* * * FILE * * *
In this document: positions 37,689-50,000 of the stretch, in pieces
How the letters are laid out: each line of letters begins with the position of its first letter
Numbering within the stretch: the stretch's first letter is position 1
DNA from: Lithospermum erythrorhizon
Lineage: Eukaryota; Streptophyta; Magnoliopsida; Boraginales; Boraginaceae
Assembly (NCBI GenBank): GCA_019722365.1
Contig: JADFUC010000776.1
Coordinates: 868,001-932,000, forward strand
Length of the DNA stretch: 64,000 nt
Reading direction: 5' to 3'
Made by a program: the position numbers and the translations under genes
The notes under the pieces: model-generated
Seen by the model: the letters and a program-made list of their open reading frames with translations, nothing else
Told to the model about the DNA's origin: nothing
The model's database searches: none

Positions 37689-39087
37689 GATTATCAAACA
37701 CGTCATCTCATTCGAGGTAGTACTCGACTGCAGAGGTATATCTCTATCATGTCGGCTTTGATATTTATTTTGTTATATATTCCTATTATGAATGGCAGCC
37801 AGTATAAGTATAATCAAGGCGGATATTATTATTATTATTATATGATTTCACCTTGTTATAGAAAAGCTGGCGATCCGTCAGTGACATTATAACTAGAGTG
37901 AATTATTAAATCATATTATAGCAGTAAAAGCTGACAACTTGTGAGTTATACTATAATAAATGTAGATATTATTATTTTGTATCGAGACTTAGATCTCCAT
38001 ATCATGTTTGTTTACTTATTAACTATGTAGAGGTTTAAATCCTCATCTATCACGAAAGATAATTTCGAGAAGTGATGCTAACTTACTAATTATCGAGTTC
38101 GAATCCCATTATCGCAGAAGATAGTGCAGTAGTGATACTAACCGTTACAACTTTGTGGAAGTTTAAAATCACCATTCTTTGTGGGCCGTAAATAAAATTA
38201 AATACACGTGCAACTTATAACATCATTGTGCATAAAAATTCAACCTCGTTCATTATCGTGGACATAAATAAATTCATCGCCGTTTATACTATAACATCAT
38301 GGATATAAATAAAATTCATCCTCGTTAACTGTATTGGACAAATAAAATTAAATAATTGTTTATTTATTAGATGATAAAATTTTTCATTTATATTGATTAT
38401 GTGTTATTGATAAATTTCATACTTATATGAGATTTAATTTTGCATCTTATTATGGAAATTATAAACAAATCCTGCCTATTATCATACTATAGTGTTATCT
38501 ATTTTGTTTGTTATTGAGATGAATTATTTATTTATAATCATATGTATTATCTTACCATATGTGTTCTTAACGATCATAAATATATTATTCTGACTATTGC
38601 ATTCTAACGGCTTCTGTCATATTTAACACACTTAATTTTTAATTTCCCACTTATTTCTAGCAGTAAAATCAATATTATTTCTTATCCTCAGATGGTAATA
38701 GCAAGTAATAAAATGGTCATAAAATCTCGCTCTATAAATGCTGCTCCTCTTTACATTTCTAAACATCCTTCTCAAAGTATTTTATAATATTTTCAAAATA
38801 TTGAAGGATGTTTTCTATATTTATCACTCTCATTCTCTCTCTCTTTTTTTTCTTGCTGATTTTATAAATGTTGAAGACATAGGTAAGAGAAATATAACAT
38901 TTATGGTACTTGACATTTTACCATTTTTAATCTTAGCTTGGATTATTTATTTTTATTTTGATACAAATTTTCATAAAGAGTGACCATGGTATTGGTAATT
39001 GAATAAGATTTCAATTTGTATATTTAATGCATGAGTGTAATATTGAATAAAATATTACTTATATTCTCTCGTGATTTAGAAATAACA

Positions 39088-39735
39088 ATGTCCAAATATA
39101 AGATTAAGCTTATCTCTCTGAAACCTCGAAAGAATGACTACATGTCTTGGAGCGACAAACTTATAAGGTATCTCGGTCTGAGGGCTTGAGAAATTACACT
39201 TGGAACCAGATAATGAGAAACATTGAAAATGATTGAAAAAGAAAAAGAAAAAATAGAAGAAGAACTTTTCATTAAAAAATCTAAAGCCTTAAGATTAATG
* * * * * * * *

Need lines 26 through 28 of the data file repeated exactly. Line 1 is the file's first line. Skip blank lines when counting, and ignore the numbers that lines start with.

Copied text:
38501 ATTTTGTTTGTTATTGAGATGAATTATTTATTTATAATCATATGTATTATCTTACCATATGTGTTCTTAACGATCATAAATATATTATTCTGACTATTGC
38601 ATTCTAACGGCTTCTGTCATATTTAACACACTTAATTTTTAATTTCCCACTTATTTCTAGCAGTAAAATCAATATTATTTCTTATCCTCAGATGGTAATA
38701 GCAAGTAATAAAATGGTCATAAAATCTCGCTCTATAAATGCTGCTCCTCTTTACATTTCTAAACATCCTTCTCAAAGTATTTTATAATATTTTCAAAATA